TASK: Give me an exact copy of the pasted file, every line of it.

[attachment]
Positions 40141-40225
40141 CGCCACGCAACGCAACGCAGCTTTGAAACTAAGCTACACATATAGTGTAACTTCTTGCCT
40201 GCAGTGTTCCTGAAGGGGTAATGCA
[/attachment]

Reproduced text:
Positions 40141-40225
40141 CGCCACGCAACGCAACGCAGCTTTGAAACTAAGCTACACATATAGTGTAACTTCTTGCCT
40201 GCAGTGTTCCTGAAGGGGTAATGCA